Photographers' Blog

Less is more!

August 13, 2007

Some people say that radio has the best pictures, because the listener creates the visuals in his/her head. A still image leaves nothing to the imagination – or does it?
Of course there are many factors that create a compelling photograph, but there is a type of picture that can only be described as minimalist, because it gives just enough visual information for the viewer to create the rest of the scene in the imagination.  Basically, the photographer shows a detail that gives an impression of the whole. The picture entices us not with what we can see, but with what has been left out.

This might seem easy. For example, I could shoot a leaf lying on the floor with the aim of triggering an image of a tree in the viewers mind. But it doesnt quite work like that. For a start, a leaf lying by itself wouldnt trigger the image of a tree; there would need to be an extra factor. In addition these pictures rarely work unless there is a human element, however tenuous, to bring the picture to life.  Finally, the leaf picture would be very dull. The successful minimalist photograph needs to be a compelling photograph in its own right, through the elements contained within it or the composition.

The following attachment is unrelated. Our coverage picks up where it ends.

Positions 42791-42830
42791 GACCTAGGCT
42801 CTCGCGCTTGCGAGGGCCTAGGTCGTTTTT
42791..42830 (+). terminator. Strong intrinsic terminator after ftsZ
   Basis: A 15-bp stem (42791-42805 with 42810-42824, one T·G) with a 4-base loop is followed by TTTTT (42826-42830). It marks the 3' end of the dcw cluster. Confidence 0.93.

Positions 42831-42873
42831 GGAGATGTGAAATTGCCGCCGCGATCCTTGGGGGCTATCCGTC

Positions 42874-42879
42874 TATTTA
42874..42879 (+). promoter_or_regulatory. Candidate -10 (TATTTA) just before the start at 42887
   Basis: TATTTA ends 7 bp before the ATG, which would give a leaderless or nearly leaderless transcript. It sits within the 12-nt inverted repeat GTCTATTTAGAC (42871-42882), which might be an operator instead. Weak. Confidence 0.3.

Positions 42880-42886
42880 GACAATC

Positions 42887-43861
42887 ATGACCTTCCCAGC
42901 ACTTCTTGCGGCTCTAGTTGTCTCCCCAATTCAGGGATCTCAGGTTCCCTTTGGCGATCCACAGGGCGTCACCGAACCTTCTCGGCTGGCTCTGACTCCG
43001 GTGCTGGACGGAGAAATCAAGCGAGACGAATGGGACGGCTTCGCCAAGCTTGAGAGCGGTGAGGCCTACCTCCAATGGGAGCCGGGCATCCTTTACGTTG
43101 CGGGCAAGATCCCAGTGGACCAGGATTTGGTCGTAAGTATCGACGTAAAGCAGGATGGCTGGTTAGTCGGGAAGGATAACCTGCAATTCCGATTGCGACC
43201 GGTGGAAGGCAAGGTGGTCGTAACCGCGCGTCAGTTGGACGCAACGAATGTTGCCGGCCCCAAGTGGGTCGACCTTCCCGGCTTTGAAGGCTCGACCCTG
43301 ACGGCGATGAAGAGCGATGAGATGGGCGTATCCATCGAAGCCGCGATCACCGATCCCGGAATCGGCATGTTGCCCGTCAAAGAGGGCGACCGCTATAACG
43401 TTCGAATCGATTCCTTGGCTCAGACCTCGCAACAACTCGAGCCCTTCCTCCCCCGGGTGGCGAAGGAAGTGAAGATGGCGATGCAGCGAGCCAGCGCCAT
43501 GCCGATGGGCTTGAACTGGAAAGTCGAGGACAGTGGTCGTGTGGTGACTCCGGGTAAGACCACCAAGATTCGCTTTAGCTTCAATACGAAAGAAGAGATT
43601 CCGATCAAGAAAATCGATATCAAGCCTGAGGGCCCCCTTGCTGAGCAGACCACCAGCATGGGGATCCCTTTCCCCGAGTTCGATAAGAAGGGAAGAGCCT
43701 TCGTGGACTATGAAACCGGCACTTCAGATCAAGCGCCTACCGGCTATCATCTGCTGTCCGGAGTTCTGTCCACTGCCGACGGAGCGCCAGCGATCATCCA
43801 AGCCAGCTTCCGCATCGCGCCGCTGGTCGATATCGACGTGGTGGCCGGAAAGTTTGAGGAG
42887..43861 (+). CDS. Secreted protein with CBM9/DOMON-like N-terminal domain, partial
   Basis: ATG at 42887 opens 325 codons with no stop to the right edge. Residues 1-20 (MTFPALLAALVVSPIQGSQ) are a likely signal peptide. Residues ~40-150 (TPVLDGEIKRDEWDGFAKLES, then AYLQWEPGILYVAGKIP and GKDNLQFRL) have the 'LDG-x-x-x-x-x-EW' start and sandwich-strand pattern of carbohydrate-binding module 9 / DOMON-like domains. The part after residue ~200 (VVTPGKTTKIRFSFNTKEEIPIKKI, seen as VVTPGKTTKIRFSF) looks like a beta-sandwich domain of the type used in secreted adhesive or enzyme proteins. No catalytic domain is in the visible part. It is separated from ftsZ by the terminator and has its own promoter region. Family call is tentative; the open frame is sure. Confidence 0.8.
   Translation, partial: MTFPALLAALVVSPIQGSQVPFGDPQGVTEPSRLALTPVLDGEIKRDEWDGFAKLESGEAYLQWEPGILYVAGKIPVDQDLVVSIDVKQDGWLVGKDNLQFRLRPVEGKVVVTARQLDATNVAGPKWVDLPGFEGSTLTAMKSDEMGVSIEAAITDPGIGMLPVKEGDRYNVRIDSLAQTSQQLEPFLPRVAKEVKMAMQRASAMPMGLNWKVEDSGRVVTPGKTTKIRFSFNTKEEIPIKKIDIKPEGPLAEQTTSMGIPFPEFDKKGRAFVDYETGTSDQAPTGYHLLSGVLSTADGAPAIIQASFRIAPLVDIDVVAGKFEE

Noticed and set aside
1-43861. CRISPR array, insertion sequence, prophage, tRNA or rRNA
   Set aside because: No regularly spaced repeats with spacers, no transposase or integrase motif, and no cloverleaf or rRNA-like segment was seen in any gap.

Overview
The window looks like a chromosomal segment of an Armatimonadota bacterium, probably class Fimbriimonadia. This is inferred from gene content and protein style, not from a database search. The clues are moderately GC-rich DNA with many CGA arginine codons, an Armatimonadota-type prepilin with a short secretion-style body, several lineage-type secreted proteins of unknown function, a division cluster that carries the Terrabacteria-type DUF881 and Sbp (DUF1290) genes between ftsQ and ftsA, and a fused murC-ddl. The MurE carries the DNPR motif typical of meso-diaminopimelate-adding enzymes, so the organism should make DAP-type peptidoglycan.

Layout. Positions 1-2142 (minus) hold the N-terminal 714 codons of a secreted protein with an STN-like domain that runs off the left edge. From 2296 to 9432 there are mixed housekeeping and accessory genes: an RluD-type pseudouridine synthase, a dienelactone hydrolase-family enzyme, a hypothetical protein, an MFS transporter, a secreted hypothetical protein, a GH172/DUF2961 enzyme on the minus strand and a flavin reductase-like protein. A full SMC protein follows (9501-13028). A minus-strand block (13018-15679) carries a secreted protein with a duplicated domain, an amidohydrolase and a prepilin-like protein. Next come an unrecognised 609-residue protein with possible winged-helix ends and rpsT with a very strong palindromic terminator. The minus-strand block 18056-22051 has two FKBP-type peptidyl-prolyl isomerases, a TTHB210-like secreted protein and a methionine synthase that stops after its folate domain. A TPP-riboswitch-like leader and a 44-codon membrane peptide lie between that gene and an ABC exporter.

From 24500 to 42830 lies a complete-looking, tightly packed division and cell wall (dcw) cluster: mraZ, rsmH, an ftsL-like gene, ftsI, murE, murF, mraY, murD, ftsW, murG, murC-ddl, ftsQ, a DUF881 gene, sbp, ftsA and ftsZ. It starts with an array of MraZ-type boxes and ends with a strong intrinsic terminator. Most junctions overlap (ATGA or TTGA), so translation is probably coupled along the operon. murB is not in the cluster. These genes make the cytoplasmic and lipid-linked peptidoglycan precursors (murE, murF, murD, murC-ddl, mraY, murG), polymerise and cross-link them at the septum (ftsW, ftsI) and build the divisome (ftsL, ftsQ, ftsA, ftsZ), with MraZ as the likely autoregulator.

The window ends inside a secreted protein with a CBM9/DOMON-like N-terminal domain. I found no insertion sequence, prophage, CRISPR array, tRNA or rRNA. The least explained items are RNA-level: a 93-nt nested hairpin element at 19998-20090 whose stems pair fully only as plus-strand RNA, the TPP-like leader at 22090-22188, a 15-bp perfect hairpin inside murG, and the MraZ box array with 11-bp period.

Like many areas of photography there is no formula, because every situation is different. Success will rely on the photographers power of observation to spot  detail in a context that creates exactly the right links, giving the viewer a spark to fire the imagination.

Hands

Close up pictures of hands are often used to give an impression of the whole person or a situation, but wouldnt work with any old pair of hands. David Grays photograph, above, demonstrates this very well. A Chinese worker with his hands behind his back pauses while working on a railway link for next years Olympics. The gloves are so tattered, and his fingers so grimy, that they tell us how hard the man works and because he seems to be overdue a new pair of gloves we are given a clue about his working conditions.

obama.jpg

This type of image doesnt necessarily need a human body part to actually be in the picture. In Lee Celanos picture above, showing the shadow of democratic presidential candidate Barack Obama at a public meeting, we cant see the man himself, but because he is holding a microphone  it is immediatley clear that he is addressing an audience .  The atmosphere is increased by the distorting effect on his hand by the curtain, as it appears to creep tantalisingly towards the hand of the secret service agent, which itself is a detail to further fire the imagination.

dancer.jpg

Shadows tend to be a recurring theme in this type of photograph. Brian Snyders photograph shows a youngster using dance to develop self-esteem, creative expression and imagination. The image is reinforced by the leg dropping in from the top of the picture, and the two elements work together to help us create our own picture of the part of the scene that falls outside the frame of the photograph.

iraq.jpg